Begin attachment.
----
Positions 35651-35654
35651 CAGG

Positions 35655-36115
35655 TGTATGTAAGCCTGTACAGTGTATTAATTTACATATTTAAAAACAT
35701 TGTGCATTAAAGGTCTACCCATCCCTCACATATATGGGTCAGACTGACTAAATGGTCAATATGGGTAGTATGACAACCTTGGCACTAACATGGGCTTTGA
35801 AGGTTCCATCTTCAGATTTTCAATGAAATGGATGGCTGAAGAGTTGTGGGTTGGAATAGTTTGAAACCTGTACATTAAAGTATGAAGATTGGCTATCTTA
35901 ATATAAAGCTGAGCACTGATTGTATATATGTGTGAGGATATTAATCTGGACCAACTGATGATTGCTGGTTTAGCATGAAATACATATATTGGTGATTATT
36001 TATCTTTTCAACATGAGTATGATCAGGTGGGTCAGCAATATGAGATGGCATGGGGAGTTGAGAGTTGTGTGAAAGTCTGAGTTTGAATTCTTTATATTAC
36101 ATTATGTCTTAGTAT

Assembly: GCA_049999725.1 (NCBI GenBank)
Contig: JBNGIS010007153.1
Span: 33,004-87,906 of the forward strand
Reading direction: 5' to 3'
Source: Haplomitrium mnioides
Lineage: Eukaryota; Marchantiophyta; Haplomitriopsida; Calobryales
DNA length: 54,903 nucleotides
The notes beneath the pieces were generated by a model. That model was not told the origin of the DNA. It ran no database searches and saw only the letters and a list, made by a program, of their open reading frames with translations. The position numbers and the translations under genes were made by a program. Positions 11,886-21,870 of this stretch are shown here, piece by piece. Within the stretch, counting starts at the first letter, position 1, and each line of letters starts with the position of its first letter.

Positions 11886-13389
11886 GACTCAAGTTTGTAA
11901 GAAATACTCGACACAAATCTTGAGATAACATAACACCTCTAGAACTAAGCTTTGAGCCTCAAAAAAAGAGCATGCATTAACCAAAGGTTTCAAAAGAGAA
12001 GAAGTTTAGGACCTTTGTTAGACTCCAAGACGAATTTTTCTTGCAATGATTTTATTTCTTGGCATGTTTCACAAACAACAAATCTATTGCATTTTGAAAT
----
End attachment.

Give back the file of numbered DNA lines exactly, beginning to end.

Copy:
Positions 35651-35654
35651 CAGG

Positions 35655-36115
35655 TGTATGTAAGCCTGTACAGTGTATTAATTTACATATTTAAAAACAT
35701 TGTGCATTAAAGGTCTACCCATCCCTCACATATATGGGTCAGACTGACTAAATGGTCAATATGGGTAGTATGACAACCTTGGCACTAACATGGGCTTTGA
35801 AGGTTCCATCTTCAGATTTTCAATGAAATGGATGGCTGAAGAGTTGTGGGTTGGAATAGTTTGAAACCTGTACATTAAAGTATGAAGATTGGCTATCTTA
35901 ATATAAAGCTGAGCACTGATTGTATATATGTGTGAGGATATTAATCTGGACCAACTGATGATTGCTGGTTTAGCATGAAATACATATATTGGTGATTATT
36001 TATCTTTTCAACATGAGTATGATCAGGTGGGTCAGCAATATGAGATGGCATGGGGAGTTGAGAGTTGTGTGAAAGTCTGAGTTTGAATTCTTTATATTAC
36101 ATTATGTCTTAGTAT

Assembly: GCA_049999725.1 (NCBI GenBank)
Contig: JBNGIS010007153.1
Span: 33,004-87,906 of the forward strand
Reading direction: 5' to 3'
Source: Haplomitrium mnioides
Lineage: Eukaryota; Marchantiophyta; Haplomitriopsida; Calobryales
DNA length: 54,903 nucleotides
The notes beneath the pieces were generated by a model. That model was not told the origin of the DNA. It ran no database searches and saw only the letters and a list, made by a program, of their open reading frames with translations. The position numbers and the translations under genes were made by a program. Positions 11,886-21,870 of this stretch are shown here, piece by piece. Within the stretch, counting starts at the first letter, position 1, and each line of letters starts with the position of its first letter.

Positions 11886-13389
11886 GACTCAAGTTTGTAA
11901 GAAATACTCGACACAAATCTTGAGATAACATAACACCTCTAGAACTAAGCTTTGAGCCTCAAAAAAAGAGCATGCATTAACCAAAGGTTTCAAAAGAGAA
12001 GAAGTTTAGGACCTTTGTTAGACTCCAAGACGAATTTTTCTTGCAATGATTTTATTTCTTGGCATGTTTCACAAACAACAAATCTATTGCATTTTGAAAT